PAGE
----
Brushing Off the Dust and Catching Up

East Slope in June 2011

Image by Just a Prairie Boy via Flickr

Has it really been so long?!  Re-reading my own posts, I realized the huge hurdle I’ve jumped.  What do I mean?  I still feel good.  In fact, the other day, it occurred to me that having RA doesn’t phase me much these days.  Of course, I still have to poke myself with Enbrel once a week and take an NSAID twice a day, but that’s pretty much the extent of my RA frame of mind.  Have I really done it?  Have I really reclaimed my body?  Stiffness comes and goes, but it’s not the.. I can’t move for a week kind of stiffness.  It’s more like the, I’ve been sitting the same way too long, kind of stiffness.   So, YAY!!!  If I can do it, so can you!  If you haven’t already that is.  *smiles*

Now, moving on to a sad note.  There is a reason for my sharing this…  My mom passed away in June 2011 at 67.  She was a hardworking, intelligent, tough little woman, and a dedicated RN.  Unfortunately, she developed COPD and her body just couldn’t cope anymore.   It was/is probably one of the hardest things I’ll ever have to deal with in my lifetime.  I feared the stress would wreak havoc on my body, but it didn’t.  What it did do, was send me into a world of chaos.  A world of rediscovery.  A yearning to explore far away cities, climb mountains, swim with dolphins.  You know, live.  I had decided that I’d had enough deprivation.  Those of us with RA are faced with the feeling of deprivation far too often.  The problem was.. I had kids, bills, responsibilities, and now a dog.  It wasn’t like I could just pick up and go like I wanted to.  Looking back now, I may have just been wanting to run.  Well, time inched by and reality set in.  Then it just hit me.  I can explore those places I’d like to go.  Climbing a mountain isn’t impossible.  I CAN swim with dolphins, even if I can’t swim.  So, I’m not really deprived.  It’s just a matter of setting a goal and following through.  In the meantime, I have a beautiful family, a desire to learn, and most importantly I CAN MOVE!!!  Things began to calm down after that.  Maybe the chill of the coming winter set in too.  No matter why, I felt more at ease.

My mom consistently told me, “God will heal you”.  She’s one of the few people in this world that truly saw what was happening to me.  Like she felt it in her own bones.  She would push me to soak my feet in Epsom Salts, she would rub Ben-Gay on me even as I fought her, she would tell me to pump those legs while I’m sitting there, and remind me to raise those arms up.  In other words, she was my biggest support.  At first, I thought that support was gone when we lost her.  In a way, it is.  At the same time, it will always be there.  As I cook a meal, I can hear her telling me what to do next.  When I go shopping late in the evening, I can hear her telling me to be careful.  When the day has been too hard, I can hear her telling to take one day at a time.  She made a positive impact on me.  As a mom should.  You never know how much of an impact you can make on someone and how it will affect their life.  Even if you can only move your mouth to speak, especially with the way things go viral now, you CAN make a difference!  So..keep those positive attitudes up and don’t forget to stretch!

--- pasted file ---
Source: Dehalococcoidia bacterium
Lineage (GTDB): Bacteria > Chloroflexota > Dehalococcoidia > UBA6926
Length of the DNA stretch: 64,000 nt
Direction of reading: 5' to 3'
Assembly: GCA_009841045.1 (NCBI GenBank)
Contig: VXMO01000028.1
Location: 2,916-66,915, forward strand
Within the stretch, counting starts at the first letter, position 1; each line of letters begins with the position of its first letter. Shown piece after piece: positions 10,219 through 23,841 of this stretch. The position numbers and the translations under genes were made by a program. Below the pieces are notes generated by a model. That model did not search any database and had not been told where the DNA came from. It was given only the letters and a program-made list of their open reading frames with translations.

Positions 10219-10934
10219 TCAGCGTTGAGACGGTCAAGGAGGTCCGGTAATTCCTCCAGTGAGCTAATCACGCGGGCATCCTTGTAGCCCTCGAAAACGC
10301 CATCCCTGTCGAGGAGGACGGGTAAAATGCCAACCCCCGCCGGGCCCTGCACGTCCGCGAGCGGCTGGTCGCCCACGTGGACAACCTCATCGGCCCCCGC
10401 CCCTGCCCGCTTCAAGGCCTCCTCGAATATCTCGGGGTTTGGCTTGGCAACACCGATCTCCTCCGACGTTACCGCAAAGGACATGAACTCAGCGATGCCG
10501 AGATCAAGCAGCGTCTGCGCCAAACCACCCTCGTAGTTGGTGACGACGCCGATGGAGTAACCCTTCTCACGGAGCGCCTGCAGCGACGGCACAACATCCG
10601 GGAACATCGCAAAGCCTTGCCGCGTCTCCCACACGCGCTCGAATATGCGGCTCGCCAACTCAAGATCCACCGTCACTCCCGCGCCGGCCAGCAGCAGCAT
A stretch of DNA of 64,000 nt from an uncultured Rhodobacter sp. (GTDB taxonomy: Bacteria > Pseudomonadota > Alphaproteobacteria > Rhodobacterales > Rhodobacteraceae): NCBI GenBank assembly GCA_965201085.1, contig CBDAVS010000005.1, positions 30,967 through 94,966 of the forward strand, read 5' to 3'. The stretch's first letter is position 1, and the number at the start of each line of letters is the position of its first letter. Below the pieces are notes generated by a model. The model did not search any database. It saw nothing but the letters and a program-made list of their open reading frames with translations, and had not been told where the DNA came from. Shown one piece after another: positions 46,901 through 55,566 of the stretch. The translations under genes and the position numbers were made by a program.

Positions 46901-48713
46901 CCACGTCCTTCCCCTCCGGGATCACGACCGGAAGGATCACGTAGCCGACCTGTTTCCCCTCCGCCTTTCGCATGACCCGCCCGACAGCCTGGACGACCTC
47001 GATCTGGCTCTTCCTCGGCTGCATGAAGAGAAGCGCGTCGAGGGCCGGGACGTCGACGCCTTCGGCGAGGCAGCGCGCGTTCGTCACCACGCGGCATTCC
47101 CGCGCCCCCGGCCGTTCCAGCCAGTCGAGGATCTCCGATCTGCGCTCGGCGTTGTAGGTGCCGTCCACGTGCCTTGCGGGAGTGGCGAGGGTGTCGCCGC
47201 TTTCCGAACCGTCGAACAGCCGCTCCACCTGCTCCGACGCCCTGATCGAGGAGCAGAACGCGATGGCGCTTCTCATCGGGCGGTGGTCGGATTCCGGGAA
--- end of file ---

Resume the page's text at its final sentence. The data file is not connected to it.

My Mom

To My Disbelief…


Winter is moving in and I’m still doing ok. *Knock on wood* Ever since the “new me” came to be earlier this year, I’ve been fearing a let down. Spring came and went, things were ok. Summer came and went, wow this is amazing. Now Fall is here and on it’s way out and I still can’t complain at my body. My energy levels are still up most of the time and overall pain isn’t a factor. Which is great considering my daughter is now one year old and mobile. My son is surprised to see me doing things and questions me quite frequently because he only knew the sore mommy…the tired mommy…the I can’t honey, mommy. The joy and disbelief on his face outranks mine. Tossing a football around with him in the backyard seemed only a dream even last year. Now it’s reality. I swear I even saw a tear in his eye. For a five-year old, that’s huge! 

I’m still a little nervous as to what will happen when the temperatures drop to zero and below freezing.  I guess I’ll do my best to stay warm.  Although, at least one time this winter;  I want to have a snowball fight, make snow angels, go sledding, and build a snowman with my family.  Followed by us all cozied up together with our hands wrapped around mugs of hot chocolate and rosy cheeks.  There will have to be pictures as well.  A way to remember the time I pushed the boundaries and enjoyed things with my family instead of standing by and watching.  Someone else will have to hold the camera this winter!

A Reminder For Those With RA


A current picture of my right hand.

1.   Raise both arms above your head and stretch out slowly and reach as high as you can.  Taking a deep breath in as you raise your arms.  When you reach the peak, breathe out slowly.  Keep your back as straight as possible.

2.  Try to touch your ear to your shoulder…hold it.  Now the other side.  Next put your chin to your chest as close as you can and hold it.  Bring your head back and look up above you, now extend back even further to see behind you.   Turn your head side to side, trying to make your chin parallel to your shoulder.

3.  Turn your torso to the left and right.  Really try to push so that you can see behind you.  Next, put your hands straight out in front of you and tuck your head down then reach.